There may soon come a day when we build software in a dialogue with computer development systems that maintain a persistent inductive model of the target system by integrating the information we offer, offering back elements of information it judges relevant, and asking for clarifications where it thinks are required. It will never be a dialogue between equals, with human and machine being interchangeable; actually, no dialogue whatsoever is possible between equals; a dialogue exists precisely because those who partake are each different and specialized. But it will be a dialogue where the machine may produce significant conjectures and refutations, trials and errors, filling of ambiguous blanks, resulting in non-trivial code that has to be persisted together with the "source" code or as part of it, least the program can’t work and development is seriously set back.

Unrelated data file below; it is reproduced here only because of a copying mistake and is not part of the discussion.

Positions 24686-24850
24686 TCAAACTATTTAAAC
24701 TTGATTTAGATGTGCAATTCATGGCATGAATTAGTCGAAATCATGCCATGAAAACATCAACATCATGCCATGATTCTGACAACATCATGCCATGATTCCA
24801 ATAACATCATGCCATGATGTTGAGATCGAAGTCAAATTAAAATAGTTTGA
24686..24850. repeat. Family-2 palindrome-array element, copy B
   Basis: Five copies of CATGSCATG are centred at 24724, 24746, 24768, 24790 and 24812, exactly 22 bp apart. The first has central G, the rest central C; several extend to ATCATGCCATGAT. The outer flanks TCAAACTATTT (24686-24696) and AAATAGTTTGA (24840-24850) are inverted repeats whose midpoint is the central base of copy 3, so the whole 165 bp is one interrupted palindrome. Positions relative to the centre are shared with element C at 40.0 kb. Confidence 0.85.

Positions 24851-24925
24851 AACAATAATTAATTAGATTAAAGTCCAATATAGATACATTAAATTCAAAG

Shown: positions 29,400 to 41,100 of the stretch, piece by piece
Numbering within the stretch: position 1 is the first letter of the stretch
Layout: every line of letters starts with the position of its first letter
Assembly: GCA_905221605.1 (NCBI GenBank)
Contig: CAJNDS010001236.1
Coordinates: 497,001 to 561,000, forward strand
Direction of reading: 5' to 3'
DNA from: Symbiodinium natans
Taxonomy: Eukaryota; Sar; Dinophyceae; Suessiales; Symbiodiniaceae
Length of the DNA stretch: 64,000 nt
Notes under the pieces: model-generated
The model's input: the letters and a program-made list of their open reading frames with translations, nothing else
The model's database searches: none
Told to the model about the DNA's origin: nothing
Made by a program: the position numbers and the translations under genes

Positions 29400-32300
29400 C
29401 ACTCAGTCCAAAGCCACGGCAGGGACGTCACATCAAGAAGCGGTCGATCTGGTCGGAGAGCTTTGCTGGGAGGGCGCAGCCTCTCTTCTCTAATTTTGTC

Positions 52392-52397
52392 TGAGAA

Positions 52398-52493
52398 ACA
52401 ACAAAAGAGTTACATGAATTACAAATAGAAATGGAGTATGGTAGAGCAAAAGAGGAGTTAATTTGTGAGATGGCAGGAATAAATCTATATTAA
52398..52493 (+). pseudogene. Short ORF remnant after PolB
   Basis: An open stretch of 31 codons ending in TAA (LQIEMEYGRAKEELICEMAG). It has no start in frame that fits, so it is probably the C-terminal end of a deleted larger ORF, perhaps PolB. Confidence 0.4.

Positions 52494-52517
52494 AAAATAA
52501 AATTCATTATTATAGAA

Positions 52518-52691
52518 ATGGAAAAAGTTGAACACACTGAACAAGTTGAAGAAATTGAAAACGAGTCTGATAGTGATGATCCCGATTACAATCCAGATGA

Now, our trust in the target software system ultimately resides in deductively provable propositions about its behavior, whereas the probabilistic heuristics of inductive systems make it impossible to fully trust the stability of their behavior. Moreover, inductive models used by advanced interactive systems can hardly be shared between different systems with even slightly different architectures or past knowledge, and even when you can import data, you have all the reasons not to trust itEven assuming the internal representation of knowledge of the target system matches that of the source system, which is a precondition for directly importing any of its knowledge, and assuming moreover that you have a model for merging data into the existing target system as opposed to merely cloning the source system, you still might not want to do it. You may not trust the conclusions of the other system’s past interactions, as it implies trusting both the trustworthiness of all past inputs and the relevance of all past outputs. For trust reasons, you might as well want to replay recorded interactions. Such an action replay is a general mechanism that requires no shared representation of knowledge. Moreover, when replaying recorded interactions, you will want to filter and recalibrate these recordings based on a reevaluation of trustworthiness and relevance of these interactions. You may not want the target system to trust the source system’s teacher as much (or as little) as the source system did; and the questions and answers that the source system issued may not seem relevant to the target system, whereas the target system may have interrogations not elucidated by those interactions. So unless you’re very trusting, you probably want to see the recording as a story to be taken with a pinch of salt, it being understood that it happened between two other entities, and not as memory that’s blended in as if it had happened to the target system itself. In other words, the best way to transfer knowledge to an inductive system is to have it take the same courses as the initial system; and while courses based on recordings of interactions with similar learning systems may be much better than recordings of courses without student interaction, it still doesn’t replace interaction with a tutor, though a specialized tutor may remain much more expensive, unless it’s itself automated — which is another typical a bootstrap problem.. Thus, even when we have inductive systems that can autonomously develop software, we will not use extracts of internal inductive models but deductive algorithms as an external lingua franca for humans and machines to transmit software and discuss about it.